Unfortunately I couldn't stay in metric with all the drivetrain parts—mostly because I wasn't able to get the metric nylon sleeves and one-way clutch in the sizes I wanted. Therefore, it was necessary to make a step in the driveshaft between 5mm (the worm and worm gear ID) and 1/4" (nylon sleeves, lock collar, one-way clutch). The lathe makes such beautiful parts, and it only took a few minutes to make this stainless steel shaft at the Edgerton Student Shop.
Concerned about the time involved in making an entirely new board, I modified an earlier board I had made to incorporate a 2.5mm jack for connecting to my Canon DSLR's remote port. (Most Canon Rebels, as well as the 60D, use a 2.5mm connector for the remote port.).
Assembling the parts together went by without a hitch, except there seemed to be a slight mismatch in location between the turntable's center and the driveshaft coming up from below. There was some adjustability in the T-slot connectors, but not enough to account for the mismatch. Considering everything in the assembly worked in CAD, my guess is that there was some eccentricity to the cast parts of the turntable bearing. After all, I don't think it was intended for precision use. The solution was a relatively easy fix and involved re-cutting the bottom plate with slotted mount points for the motor-drivetrain assembly.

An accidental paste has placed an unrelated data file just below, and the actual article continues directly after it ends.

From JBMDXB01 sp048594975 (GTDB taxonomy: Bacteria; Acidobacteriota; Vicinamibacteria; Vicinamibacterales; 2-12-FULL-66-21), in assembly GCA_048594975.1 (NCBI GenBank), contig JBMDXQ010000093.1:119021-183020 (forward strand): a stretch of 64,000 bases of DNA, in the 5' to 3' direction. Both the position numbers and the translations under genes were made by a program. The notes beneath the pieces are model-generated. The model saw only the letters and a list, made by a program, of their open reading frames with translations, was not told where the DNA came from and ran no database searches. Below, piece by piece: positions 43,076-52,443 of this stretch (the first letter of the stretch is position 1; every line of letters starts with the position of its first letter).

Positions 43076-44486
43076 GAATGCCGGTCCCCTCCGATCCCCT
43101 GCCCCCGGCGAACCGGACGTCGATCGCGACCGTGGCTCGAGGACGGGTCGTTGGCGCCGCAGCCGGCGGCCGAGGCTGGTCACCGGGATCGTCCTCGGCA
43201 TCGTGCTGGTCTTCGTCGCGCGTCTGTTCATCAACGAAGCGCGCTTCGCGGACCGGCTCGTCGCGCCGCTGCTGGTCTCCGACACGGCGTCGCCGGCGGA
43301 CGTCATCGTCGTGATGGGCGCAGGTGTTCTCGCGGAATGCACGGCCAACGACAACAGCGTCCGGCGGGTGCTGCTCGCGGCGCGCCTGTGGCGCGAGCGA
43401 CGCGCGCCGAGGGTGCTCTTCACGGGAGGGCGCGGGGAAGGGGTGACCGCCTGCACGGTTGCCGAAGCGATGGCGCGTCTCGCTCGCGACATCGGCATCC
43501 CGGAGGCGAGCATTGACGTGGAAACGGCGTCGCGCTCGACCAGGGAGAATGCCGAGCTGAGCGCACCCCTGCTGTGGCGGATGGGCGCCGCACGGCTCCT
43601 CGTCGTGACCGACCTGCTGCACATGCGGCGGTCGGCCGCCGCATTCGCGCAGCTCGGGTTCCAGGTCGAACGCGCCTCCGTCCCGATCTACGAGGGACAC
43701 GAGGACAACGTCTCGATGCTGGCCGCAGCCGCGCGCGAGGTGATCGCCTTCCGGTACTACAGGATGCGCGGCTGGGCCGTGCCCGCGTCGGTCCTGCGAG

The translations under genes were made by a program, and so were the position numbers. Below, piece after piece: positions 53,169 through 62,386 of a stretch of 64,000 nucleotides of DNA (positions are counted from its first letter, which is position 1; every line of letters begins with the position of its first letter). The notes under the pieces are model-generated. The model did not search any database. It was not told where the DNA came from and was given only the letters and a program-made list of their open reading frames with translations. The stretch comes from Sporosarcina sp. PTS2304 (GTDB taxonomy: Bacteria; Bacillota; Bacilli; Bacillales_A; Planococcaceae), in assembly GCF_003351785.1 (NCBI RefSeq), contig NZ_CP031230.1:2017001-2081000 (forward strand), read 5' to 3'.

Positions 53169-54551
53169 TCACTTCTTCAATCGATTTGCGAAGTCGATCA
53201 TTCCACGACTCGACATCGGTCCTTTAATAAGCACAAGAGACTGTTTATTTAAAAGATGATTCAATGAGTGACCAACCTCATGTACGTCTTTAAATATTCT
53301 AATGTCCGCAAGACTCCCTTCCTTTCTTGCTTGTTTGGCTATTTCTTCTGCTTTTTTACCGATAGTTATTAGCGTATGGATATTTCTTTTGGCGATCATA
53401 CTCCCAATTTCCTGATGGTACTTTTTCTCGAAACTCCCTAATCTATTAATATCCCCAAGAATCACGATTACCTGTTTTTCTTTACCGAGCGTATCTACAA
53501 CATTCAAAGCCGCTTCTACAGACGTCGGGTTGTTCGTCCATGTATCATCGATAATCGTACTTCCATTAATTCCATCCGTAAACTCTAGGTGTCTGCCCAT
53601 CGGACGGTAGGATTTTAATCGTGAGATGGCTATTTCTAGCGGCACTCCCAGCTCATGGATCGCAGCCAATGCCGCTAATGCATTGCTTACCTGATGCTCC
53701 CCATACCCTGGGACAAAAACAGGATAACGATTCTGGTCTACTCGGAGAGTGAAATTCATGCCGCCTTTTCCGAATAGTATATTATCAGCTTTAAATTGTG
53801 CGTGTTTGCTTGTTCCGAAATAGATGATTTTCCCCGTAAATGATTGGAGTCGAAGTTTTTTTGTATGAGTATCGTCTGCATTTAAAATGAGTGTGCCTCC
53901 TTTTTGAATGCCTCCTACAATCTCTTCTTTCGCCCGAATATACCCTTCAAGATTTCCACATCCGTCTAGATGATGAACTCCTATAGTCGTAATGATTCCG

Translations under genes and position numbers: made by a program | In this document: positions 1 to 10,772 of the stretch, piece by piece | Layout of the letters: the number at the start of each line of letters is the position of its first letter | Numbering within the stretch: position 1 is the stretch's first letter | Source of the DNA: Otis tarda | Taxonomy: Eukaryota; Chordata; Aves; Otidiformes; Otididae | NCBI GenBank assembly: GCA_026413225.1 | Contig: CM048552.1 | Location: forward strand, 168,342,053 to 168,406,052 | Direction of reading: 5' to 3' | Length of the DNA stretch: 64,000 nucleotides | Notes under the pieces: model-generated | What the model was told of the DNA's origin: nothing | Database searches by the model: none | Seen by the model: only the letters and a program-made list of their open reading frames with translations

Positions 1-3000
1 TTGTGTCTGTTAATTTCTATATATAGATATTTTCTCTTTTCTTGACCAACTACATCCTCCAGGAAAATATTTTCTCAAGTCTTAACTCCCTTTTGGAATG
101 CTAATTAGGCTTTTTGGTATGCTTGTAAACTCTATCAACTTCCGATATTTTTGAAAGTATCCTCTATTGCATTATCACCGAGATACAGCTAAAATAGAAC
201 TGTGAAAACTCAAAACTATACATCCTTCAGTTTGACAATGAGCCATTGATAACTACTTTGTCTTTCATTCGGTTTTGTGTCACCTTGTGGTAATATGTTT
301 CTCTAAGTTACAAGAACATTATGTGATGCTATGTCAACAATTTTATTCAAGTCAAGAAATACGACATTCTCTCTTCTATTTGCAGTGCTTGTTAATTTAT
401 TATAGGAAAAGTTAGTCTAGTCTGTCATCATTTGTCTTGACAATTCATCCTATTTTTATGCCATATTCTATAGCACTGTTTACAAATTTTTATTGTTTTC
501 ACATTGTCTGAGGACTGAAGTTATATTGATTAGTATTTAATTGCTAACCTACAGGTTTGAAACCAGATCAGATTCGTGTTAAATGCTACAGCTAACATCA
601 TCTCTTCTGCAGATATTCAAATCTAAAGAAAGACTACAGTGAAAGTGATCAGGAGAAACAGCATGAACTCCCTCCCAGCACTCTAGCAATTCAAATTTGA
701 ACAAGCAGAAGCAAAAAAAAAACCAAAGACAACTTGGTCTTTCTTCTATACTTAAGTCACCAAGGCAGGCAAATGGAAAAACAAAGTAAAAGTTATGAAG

Next, my attention moved towards the removable photography platform. Envisioning that I would later experiment with different materials and sizes for the platform, I wanted work on the platform to be relatively simple. Ideally, only a few operations would be necessary to turn a piece of stock material into something that could mount effectively to my turntable base. Remembering the example in lecture that we had seen of a type of kinematic coupling led my inspiration for how the platform would interface with the base. Given that I already had a 6-bolt pattern, I could use three of the bolts paired with three channels cut into the platform as a kinematic constraint. The platform would automatically become centered and rotate with the base. Technically the other three bolts would over-define the geometry, but since the relatively thing platform wouldn't be perfectly stiff, I decided to cut slightly deeper, oversized circular features in the platform to match up with these last three bolts. The purpose would be that any flop in the platform that would result in an unacceptably wavy surface would instead be supported at these locations.